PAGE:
Diagnosis Code R56.00
Information for Medical Professionals
Diagnostic Related Groups
The diagnosis code R56.00 is grouped in the following Diagnostic Related Group(s) (MS-DRG v33.0)
Convert to ICD-9 General Equivalence Map
The ICD-10 and ICD-9 GEMs are used to facilitate linking between the diagnosis codes in ICD-9-CM and the new ICD-10-CM code set. The GEMs are the raw material from which providers, health information vendors and payers can derive specific applied mappings to meet their needs.
- 780.31 - Febrile convulsions NOS
- Febrile convulsion
- Generalized epilepsy with febrile seizures plus
- Generalized epilepsy with febrile seizures plus, non-refractory
- Generalized epilepsy with febrile seizures plus, refractory
- On examination - febrile convulsion
- On examination - fit/convulsion
- Recurrent febrile convulsion
- Simple febrile seizure
- Simple febrile seizure, non-refractory
- Simple febrile seizure, refractory
Index of Diseases and Injuries
References found for the code R56.00 in the Index of Diseases and Injuries:
- Inclusion Terms: Inclusion terms
List of terms is included under some codes. These terms are the conditions for which that code is to be used. The terms may be synonyms of the code title, or, in the case of “other specified” codes, the terms are a list of the various conditions assigned to that code. The inclusion terms are not necessarily exhaustive. Additional terms found only in the Alphabetic Index may also be assigned to a code.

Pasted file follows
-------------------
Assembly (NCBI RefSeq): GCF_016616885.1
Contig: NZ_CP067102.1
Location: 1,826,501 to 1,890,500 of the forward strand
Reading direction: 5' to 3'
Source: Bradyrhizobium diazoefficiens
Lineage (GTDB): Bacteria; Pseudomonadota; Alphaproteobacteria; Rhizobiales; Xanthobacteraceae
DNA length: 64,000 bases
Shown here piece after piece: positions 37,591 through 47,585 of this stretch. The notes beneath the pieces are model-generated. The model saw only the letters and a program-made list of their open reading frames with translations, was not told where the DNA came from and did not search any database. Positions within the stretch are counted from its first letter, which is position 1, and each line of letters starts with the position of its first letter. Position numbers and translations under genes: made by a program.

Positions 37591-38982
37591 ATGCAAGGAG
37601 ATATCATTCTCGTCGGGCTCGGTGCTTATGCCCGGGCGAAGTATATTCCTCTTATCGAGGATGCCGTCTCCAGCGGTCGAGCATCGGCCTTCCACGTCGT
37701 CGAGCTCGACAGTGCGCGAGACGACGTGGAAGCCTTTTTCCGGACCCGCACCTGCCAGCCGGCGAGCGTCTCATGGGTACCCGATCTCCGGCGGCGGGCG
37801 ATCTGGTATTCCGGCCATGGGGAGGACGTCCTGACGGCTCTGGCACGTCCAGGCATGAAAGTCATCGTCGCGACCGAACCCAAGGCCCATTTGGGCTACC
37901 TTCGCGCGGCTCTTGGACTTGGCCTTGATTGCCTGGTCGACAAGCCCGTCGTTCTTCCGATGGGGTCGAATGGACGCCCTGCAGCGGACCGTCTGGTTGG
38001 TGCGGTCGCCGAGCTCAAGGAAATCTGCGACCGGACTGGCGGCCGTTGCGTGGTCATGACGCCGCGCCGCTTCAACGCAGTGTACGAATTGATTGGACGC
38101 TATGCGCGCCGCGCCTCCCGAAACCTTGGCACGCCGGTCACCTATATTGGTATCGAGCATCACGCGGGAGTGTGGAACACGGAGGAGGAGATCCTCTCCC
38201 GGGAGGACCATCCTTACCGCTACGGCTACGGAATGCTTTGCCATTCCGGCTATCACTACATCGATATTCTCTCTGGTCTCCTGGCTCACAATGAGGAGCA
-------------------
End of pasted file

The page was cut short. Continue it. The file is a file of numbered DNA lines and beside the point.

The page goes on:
- Febrile convulsion NOS
- Febrile seizure NOS
Information for Patients
Seizures are symptoms of a brain problem. They happen because of sudden, abnormal electrical activity in the brain. When people think of seizures, they often think of convulsions in which a person's body shakes rapidly and uncontrollably. Not all seizures cause convulsions. There are many types of seizures and some have mild symptoms. Seizures fall into two main groups. Focal seizures, also called partial seizures, happen in just one part of the brain. Generalized seizures are a result of abnormal activity on both sides of the brain.
Most seizures last from 30 seconds to 2 minutes and do not cause lasting harm. However, it is a medical emergency if seizures last longer than 5 minutes or if a person has many seizures and does not wake up between them. Seizures can have many causes, including medicines, high fevers, head injuries and certain diseases. People who have recurring seizures due to a brain disorder have epilepsy.
NIH: National Institute of Neurological Disorders and Stroke
- Absence seizure
- Epilepsy or seizures - discharge
- Febrile seizures
- Generalized tonic-clonic seizure
- Partial (focal) seizure